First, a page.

For a population to be considered fully immune to an illness, 95 per cent of the population should be immunised. So why is the immunisation rate nationally well below that number, and even further below it on a local level? The Ministry of Health has recognised an "urgent need" to address falling vaccination rates. .
By Kirsty Johnson, Chris Knox and Jean Bell
Immunisation rates for 6-month-old babies in the Bay of Plenty have had one of the biggest drops in the country.
The Bay of Plenty region had the fourth-steepest decline across the country's 21 DHBs, coming in behind Tairawhiti, Lakes and Wairarapa, according to Ministry of Health data.
In the Bay, just 64.6 per cent of six-month-olds were getting their vaccines on time in March 2019, down 12.6 percentage points since rates peaked in December 2015.
This follows a Bay of Plenty Times story revealing a steady decline in immunisation rates in 8-month-old babies.
Throughout the country, just 77 per cent of six-month-olds were getting their vaccines on time, down 4.5 percentage points since rates peaked in December 2015.
Coverage of 95 per cent is needed for population immunity.
A marked drop was seen in the immunisation rate of 6-month-old Māori babies, which stood at 68.2 per cent in December 2015 and dropped to 52.7 per cent in March 2019.
In May, a Ministry of Health report regarding declining childhood immunisation rates flagged the Bay of Plenty DHB as an area where Māori immunisation rates were of the "greatest concern".
"This decrease is primarily driven by a reduction in Māori immunisation rates with a resulting widening of the equity gap in infant immunisation coverage."
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The report identified potential causes for the declining rates such as time constraints for general practices, conflicting information around vaccine effectiveness and socioeconomic barriers such as lack of transport or concern about debts.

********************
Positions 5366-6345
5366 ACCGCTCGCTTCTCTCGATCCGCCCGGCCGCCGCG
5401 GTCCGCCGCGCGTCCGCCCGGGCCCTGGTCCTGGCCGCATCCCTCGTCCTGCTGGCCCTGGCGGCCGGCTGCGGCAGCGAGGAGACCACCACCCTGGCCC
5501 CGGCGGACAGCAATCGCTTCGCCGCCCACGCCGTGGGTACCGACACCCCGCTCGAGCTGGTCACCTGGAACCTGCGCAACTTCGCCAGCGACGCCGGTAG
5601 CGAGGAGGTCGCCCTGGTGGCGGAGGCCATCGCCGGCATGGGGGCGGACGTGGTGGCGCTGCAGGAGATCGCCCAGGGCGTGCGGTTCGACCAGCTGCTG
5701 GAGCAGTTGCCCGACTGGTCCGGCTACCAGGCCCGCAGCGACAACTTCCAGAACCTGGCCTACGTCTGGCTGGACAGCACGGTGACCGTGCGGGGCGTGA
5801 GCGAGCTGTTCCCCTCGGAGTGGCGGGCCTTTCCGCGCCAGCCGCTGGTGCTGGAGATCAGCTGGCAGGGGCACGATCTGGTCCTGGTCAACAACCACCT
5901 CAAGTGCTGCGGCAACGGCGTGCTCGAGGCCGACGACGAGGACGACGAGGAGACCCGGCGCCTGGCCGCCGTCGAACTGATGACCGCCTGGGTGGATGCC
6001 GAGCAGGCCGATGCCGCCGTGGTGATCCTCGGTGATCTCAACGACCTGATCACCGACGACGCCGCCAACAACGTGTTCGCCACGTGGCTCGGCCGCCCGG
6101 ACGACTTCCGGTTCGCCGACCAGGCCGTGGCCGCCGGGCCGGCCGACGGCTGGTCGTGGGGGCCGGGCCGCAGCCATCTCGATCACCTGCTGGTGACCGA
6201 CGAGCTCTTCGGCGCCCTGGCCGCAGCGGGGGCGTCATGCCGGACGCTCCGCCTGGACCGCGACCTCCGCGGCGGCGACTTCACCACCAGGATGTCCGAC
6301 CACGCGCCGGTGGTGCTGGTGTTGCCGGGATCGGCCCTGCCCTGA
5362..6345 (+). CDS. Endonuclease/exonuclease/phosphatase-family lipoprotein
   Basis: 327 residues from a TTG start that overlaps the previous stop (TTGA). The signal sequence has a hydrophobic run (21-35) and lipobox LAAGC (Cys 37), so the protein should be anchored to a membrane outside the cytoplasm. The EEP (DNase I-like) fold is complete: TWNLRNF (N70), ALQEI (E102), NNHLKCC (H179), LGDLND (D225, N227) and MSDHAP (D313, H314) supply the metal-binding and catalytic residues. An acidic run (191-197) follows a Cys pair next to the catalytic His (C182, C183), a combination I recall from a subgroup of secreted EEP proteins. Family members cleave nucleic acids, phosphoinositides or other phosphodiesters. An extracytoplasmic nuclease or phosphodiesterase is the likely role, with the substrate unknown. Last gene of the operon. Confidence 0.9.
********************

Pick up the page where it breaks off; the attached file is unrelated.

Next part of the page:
Bay of Plenty District Health Board child and youth portfolio manager Tim Slow said the DHB was aware of the trend and the strong correlation between low rates and deprivation.
He said many factors contributed to low immunisation rates, including high levels of declines, difficulty contacting parents and maintaining the training of staff who speak to parents about immunisation.
He said the high levels of people declining vaccinations were impacted by anti-vaccination campaigners, particularly on social media. This was internationally identified as one of the top 10 health risks worldwide, Slow said.
Slow said the DHB had an immunisation improvement project that aimed to address these issues.
The project offered to vaccinate children at home, liaison with other family and pregnancy health services, and strategy meetings by the DHB's Immunisation Accountability Group to improve messaging to the community.
Ngāi Te Rangi's chief executive Paora Stanley said the "sad" statistics for Māori speak for itself.
He said the Primary Health Organisation had trouble reaching the most vulnerable in the community, many of whom are Māori.
He said anti-vax resistance to vaccination was mainly a "middle class issue" and engaging Māori and impoverished communities was the main challenge.
He said more well-off neighbourhoods tended to have more doctor clinics than lower socio-economic ones.
Delivering health services at a community level was crucial to reach marginalised groups, he said.
"Accessibility and affordability - those are the two big barriers," he said.
Tauranga midwife Deb Boyd urged her clients to get their baby immunised at 6 weeks.
She said new parents "not getting around" to vaccinating their baby was more of an issue than anti-vax sentiment as far as she knew.
Parents had regular contact with health experts, such as Plunket, during the first five or six weeks of a baby's life and this encouraged them to get their baby vaccinated, she said.
However, this petered out as the baby got older, which could lead to getting vaccinations done slipping off the priority list, she said.